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Fort Rucker, schools honor veterans

CW5 Allen R. Godfrey, chief warrant officer of the Aviation Branch; Maj. Gen. Michael D. Lundy, USAACE and Fort Rucker commanding general; retired Air Force Lt. Col George Hardy, one of the original Tuskegee Airmen; and Command Sgt. Maj. Eric C. Thom, command sergeant major of the Aviation Branch, salute at the Veterans Day ceremony Nov. 7. (Photo by Jim Hughes)

CW5 Allen R. Godfrey, chief warrant officer of the Aviation Branch; Maj. Gen. Michael D. Lundy, USAACE and Fort Rucker commanding general; retired Air Force Lt. Col George Hardy, one of the original Tuskegee Airmen; and Command Sgt. Maj. Eric C. Thom, command sergeant major of the Aviation Branch, salute at the Veterans Day ceremony Nov. 7. (Photo by Jim Hughes)

Published: November 14, 2014

FORT RUCKER, Ala. (November 14, 2014) -- From scientists and politicians to human rights activists and countless Average Joes, it’s taken a lot of innovation, sacrifice and hard work to get the United States of America from the first shots of revolution to where it stands today.

But one group’s members can argue, and many would agree, that without them and all that they did, the rest wouldn’t have happened.

That group, U.S. military veterans, took center stage at Fort Rucker during the post’s Veterans Day ceremony Nov. 7, which featured veterans from all services and every conflict dating from World War II to today; aircraft from the Coast Guard, Air Force, Army and a vintage AH-1 Cobra; and Maj. Gen. Michael D. Lundy, U.S. Army Aviation Center of Excellence and Fort Rucker commanding general serving as the speaker.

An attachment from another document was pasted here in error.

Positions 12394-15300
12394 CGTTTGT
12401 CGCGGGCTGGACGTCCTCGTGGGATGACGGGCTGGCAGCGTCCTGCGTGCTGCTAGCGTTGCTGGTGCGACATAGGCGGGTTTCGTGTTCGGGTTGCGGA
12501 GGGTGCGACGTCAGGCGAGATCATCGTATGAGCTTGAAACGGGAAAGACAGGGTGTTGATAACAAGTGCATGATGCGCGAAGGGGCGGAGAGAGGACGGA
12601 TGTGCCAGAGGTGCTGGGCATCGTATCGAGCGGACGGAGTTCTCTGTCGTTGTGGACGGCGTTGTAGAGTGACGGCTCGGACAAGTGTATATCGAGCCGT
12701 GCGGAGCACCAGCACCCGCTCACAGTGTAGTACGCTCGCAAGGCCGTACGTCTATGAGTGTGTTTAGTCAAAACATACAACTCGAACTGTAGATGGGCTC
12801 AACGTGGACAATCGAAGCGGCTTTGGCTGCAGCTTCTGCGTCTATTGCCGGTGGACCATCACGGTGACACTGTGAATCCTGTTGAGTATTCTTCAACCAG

“Since the American Revolution in 1775, men and women have answered the call of duty and proudly served this great country in the armed services. Each and every one of them are now veterans,” he said. “Serving a higher purpose and something bigger than themselves, veterans have endured great personal sacrifice and danger while abiding by their solemn oath to defend the United States of America against all enemies, foreign and domestic.

“From the early days of the revolution to the American Civil War to the two World Wars, Korea, Vietnam, and our most recent conflicts in Iraq and Afghanistan, veterans from across this  great country have stood strong to preserve the ideals of freedom and  liberty, while always maintaining  the trust of the people that they serve – the American people,” Lundy continued.

“All (the veterans) that we honor today served something bigger than themselves: a profession – the profession of arms,” the general said. “A profession that spans almost 2 ½ centuries back to the genesis of our great nation. A profession that is bound by an oath to support and defend the Constitution and obey the orders of the president of the United States. A profession built on an ethos of trust – trust that is built on personal character, personal abilities, personal strength and personal word. A profession that is underpinned by the shared values of loyalty, duty, respect, selfless service, honor, integrity and personal courage. A profession that recognized that our veterans are duty bound to uphold their oath, embody the values of our nation, and founded in ethos there is no greater responsibility or honor than to protect those that they serve – our citizens.”

He added that today’s veterans stand as a testament to that ethos, and clearly demonstrate “remarkable personal courage and loyalty to the nation.”

“I’m honored today to recognize these veterans and their families, and especially our Gold Star families who are with us here today,” he said. “It is difficult to find the right words to truly express how important each of you are to our nation and to her people. What you have done and continue to do is important, and words will never be enough to fully capture the impact you’ve had on our nation and our allies around the world.